Monday, May 3, 2010

Romania: Real Estate in Low Gear

Oxford Business Group Latest Briefing

Romania's real estate sector, previously one of the economy's most active sectors, is slowly coming out of the hibernation forced upon it by the global financial crisis, with the majority of indicators pointing towards recovery by 2011.

At the end of March, the National Bank of Romania(BNR) lowered its key interest rate to 7.5%, the third reduction since the beginning of the year, as the reserve sought to boost lending by the country's banks and promote consumer spending, particularly in the hard-hit real estate sector.

Though the move may help restore confidence among banks and consumers alike, it appears that it will be some time before the property market starts to pick up.

According to Bogdan Chiriacescu, a senior official with the financial stability unit of the BNR, though the decline in demand for mortgage financing flattened out in the second half of last year, a poll of the country's leading banks suggests there is little optimism among lenders that the residential sector will recover any time soon.

"The banks expect that the house prices will continue to adjust in the period to come," Chiriacescu told a seminar on recent developments in the economy held on March 31. "As many as 50% say the trend will continue in the first half of 2010."

Most banks are still wary of increasing loan activity, remaining cautious over the financial situation of much of the public's underlying credit concerns, he said. This had prompted many banks to further tighten up their criteria for consumer loans, resulting in a low level of demand for financing, said Chiriacescu.

With liquidity tight, and demand flat, there is little prospect for immediate upward movement in most segments of the real estate sector, either for sales or rental. In mid-March, real estate

In Bucharest, the price per sq metre of office space had dipped 26.7% over the past year, down to $14 a metre. Rents in the capital remained higher than in other major centres, with the per-metre cost in Brasov falling 31% to $8.60 and rental costs in Cluj-Napoca easing 30.7% to $10. Bucharest's more moderate fall and elevated base price reflected the city's greater economic strength and spending power compared to provincial towns.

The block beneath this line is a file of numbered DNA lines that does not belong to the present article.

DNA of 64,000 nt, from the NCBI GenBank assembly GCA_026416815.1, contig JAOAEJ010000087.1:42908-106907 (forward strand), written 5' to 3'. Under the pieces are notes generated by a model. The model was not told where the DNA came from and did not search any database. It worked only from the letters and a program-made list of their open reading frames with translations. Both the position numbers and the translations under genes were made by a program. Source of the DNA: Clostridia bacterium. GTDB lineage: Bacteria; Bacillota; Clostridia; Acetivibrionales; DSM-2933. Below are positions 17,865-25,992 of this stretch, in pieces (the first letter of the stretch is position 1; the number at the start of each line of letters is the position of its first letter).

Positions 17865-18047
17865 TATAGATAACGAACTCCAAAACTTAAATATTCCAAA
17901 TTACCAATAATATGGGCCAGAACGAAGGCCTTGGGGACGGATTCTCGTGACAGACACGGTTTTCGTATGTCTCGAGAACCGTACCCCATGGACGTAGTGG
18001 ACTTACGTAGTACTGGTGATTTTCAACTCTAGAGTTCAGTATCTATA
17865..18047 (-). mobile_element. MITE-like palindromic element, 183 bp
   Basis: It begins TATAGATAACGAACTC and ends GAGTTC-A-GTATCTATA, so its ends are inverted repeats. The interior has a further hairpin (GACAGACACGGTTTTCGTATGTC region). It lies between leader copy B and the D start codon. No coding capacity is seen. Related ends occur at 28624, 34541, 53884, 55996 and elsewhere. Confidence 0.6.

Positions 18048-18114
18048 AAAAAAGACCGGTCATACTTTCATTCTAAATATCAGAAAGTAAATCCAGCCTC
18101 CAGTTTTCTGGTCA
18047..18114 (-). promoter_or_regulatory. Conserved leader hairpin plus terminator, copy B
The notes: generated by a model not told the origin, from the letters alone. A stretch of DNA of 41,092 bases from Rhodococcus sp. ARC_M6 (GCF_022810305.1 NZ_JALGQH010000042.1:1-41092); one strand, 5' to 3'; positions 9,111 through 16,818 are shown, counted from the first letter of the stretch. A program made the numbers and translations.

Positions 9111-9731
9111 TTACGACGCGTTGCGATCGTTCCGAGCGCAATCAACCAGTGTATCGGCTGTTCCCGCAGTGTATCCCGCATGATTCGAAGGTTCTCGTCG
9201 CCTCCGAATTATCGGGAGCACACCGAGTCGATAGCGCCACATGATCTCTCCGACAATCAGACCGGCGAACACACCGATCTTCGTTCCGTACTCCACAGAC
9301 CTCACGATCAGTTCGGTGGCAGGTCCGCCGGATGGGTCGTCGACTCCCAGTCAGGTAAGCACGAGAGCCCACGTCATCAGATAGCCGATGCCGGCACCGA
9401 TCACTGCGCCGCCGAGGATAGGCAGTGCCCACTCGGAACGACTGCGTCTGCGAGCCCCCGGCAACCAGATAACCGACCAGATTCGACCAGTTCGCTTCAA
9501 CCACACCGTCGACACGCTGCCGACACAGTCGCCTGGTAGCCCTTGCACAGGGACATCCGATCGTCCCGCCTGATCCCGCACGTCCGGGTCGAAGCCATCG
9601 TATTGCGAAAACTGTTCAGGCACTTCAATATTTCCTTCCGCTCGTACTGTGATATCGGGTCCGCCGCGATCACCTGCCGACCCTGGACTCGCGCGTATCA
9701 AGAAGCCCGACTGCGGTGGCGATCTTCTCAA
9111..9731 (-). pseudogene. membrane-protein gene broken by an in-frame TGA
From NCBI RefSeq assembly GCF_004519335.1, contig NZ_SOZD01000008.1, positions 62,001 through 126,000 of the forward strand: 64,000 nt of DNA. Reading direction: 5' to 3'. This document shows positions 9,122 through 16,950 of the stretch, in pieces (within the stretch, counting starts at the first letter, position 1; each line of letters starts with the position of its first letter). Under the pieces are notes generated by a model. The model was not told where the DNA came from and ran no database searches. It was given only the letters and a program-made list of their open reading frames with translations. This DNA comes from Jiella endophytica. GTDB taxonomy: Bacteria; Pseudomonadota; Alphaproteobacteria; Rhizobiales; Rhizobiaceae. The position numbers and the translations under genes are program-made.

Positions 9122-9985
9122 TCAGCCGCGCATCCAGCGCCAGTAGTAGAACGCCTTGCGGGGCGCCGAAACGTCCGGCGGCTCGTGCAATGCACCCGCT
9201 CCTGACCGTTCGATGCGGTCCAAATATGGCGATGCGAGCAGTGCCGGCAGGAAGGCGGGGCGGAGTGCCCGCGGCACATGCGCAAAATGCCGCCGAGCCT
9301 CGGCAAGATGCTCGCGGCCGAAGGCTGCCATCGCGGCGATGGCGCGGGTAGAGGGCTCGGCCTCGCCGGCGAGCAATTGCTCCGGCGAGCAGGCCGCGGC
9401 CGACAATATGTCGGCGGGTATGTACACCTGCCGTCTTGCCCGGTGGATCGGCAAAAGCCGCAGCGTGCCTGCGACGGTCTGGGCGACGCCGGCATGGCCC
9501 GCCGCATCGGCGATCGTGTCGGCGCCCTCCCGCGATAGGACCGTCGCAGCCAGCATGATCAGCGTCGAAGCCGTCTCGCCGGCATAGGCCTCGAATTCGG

It is not only office rental space that is seeing a fall in demand. The situation for commercial space is much the same, resulting in a drop off in new retailing sites being brought on-line. Last year, just 314,000 sq metres of new commercial centre spaces were completed, more than 50% fewer than in the previous year, with the drop being the steepest in all of Eastern and Central Europe, according to a report issued by property consultancy Cushman & Wakefield at the end of March.

"In 2009, most of the Central and Eastern European states recorded a drop in new commercial centres, except for Poland and Slovakia, which saw an increase against 2008," the report said. "Romania recorded the most drastic drop in new commercial centres spaces, -57%."

This low interest is to continue through this year and the next, Cushman & Wakefield predicts, with 290,000 sq metres worth of space being opened in commercial centres in 2010 and just 128,000 sq metres in 2011.

One segment where there could be solid though not spectacular growth is in industrial space, with Cushman & Wakefield predicting a 10% increase in demand over last year, which could soak up much of the 10-12% of vacant space.

Though hard hit, there could be an upside for investors or those seeking rental space. With some segments of the market oversupplied, and reports of distressed salesbeing made as developers look to consolidate and reduce their land or property banks, good deals can be struck by those looking to get in on the ground floor of economic recovery.

While canny investors looking to place a bet on Romania's rebound may buy into the country's property market, it may be some time before their bets pay off, with the World Bank predicting on April 2 that GDP will increase by a modest 1.6% this year, rising by 3.6% in 2011.

Given that most of the conditions that made Romania an appealing market for property investment prior to the global economic meltdown in mid-2008 - an educated workforce, relatively low real estate prices and central location in the region - all remain in place, the country's property market should pick up more quickly as the economies of the Europe regain health and start to look for opportunities.
published the results of a study showing that rental prices for office space had fallen by between 20% and 41% over the past 12 months, with the steepest falls being in the Black Sea city ofConstanta and the eastern Romanian city of Iasi.

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